Congress tries to keep frankenfish out of stores
AquaBounty Technologies of Boston, Massachusetts have spent over 15 years and $50 million at perfecting the AquAdvantage salmon, a “frankenfish” created through the horrors of space-age science. The FDA began the approval process over a year ago to let the salmon, which would be the first genetically modified animal legally available for human consumption, make its way to supermarket shelves. Congress is trying to keep the spaceage seacreature out of stores, however, citing safety concerns as well as the uncertain outcome the fish could have on the American salmon biz.
Representatives from Alaska are arguing that the wild salmon industry of their state stands to be decimated if Americans are allowed the opportunity to purchase a man-made alternative that grows at twice the speed of Mother Nature’s version. AquaBounty says that fish farmers could cut the cost needed to raise salmon and grow more in less time, but those that rely on the old fashioned route for fish breeding aren’t so keen on the idea.
Economics aside, Alaskan Senator Lisa Murkowski told lawmakers last week that frankly, a genetically-engineered fish for sale “kind of gives me the heebie jeebies.”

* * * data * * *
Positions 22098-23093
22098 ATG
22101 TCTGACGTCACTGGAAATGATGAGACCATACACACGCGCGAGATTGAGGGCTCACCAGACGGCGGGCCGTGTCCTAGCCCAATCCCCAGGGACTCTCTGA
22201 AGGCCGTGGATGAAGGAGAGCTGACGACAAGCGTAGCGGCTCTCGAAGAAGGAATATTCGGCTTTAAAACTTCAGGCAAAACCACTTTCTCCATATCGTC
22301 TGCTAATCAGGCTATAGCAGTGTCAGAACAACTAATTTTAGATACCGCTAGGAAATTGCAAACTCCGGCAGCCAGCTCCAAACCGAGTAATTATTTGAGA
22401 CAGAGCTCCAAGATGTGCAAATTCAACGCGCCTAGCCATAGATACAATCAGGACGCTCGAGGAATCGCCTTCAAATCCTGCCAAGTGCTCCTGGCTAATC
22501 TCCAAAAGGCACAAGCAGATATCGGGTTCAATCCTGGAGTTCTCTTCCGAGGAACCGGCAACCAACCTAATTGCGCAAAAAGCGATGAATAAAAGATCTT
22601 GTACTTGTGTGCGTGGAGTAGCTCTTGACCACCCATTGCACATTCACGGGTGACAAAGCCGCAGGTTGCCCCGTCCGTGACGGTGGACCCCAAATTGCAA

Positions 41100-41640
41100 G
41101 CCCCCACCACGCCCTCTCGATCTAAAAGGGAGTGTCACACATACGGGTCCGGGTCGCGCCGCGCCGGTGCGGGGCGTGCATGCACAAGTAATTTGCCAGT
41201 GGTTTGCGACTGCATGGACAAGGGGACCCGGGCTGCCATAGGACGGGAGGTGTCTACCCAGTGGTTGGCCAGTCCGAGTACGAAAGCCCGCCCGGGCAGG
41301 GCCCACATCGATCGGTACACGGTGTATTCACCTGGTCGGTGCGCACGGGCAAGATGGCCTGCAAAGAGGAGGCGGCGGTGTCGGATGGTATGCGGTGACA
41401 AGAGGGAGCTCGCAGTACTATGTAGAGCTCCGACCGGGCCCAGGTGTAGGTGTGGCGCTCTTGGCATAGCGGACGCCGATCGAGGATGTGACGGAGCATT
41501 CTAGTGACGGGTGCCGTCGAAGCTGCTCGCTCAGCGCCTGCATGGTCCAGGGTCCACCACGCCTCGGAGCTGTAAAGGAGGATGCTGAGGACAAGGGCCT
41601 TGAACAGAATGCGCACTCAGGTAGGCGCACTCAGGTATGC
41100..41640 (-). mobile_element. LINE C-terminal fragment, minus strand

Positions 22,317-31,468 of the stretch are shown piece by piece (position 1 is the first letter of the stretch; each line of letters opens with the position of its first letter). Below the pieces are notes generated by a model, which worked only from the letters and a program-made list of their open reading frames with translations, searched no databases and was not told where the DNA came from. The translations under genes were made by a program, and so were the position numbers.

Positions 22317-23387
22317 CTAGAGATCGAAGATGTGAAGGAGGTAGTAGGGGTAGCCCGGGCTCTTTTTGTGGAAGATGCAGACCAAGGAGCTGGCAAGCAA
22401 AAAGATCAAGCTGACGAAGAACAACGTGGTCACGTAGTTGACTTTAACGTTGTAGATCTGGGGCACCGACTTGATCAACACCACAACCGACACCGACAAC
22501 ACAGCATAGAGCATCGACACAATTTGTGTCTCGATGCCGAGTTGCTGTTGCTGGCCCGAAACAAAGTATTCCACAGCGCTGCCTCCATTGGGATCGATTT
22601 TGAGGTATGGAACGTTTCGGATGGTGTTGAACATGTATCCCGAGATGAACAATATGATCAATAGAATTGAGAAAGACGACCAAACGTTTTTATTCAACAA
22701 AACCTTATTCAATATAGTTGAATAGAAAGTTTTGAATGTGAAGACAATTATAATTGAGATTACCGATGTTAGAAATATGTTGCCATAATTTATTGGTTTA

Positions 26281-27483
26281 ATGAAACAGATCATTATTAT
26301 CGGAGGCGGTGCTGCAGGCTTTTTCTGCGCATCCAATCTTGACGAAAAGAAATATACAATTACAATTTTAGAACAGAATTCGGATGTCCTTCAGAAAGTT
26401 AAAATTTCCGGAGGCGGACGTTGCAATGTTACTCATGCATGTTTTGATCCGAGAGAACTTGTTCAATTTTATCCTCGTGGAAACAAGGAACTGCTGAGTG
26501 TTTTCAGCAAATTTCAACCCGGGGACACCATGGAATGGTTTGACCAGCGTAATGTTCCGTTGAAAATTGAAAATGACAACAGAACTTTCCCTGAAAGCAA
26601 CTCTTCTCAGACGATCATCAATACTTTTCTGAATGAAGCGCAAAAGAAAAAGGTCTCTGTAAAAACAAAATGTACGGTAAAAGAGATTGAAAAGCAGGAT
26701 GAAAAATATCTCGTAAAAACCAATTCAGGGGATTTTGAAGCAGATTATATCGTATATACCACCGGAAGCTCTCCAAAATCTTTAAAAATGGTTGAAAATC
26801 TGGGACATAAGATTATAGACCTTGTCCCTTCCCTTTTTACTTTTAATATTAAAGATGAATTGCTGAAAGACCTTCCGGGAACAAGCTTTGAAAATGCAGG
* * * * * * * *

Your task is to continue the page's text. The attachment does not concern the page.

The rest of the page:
AquaBounty insists that their frankenfish is safe for consumption, but some critics are crying foul and demanding that the FDA take a second-look at potential outcomes of allowing the “animal.” The Commercial Fishermen of America have launched a “Stop Frankenfish!” campaign, and write on their website that they are weary of the FDA’s approval, which would be the first of its kind.
Ron Stotish, CEO of Aquabounty, realizes that he has a unique hurdle to hop over with the salmon being the first of its kind up for approval. He tells the Guardian that he did not expect the battle for the fish’s go-ahead to take so long, but is still hoping that his plans to have lab-made fishies being lab-made to satisfy America’s craving for more, meatier food, all-natural or not.
The AquaAdvatange salmon is created by artificially combining growth hormone genes from a separate spawn of salmon with the DNA of an eelpout, a slimy, ray-finned fish.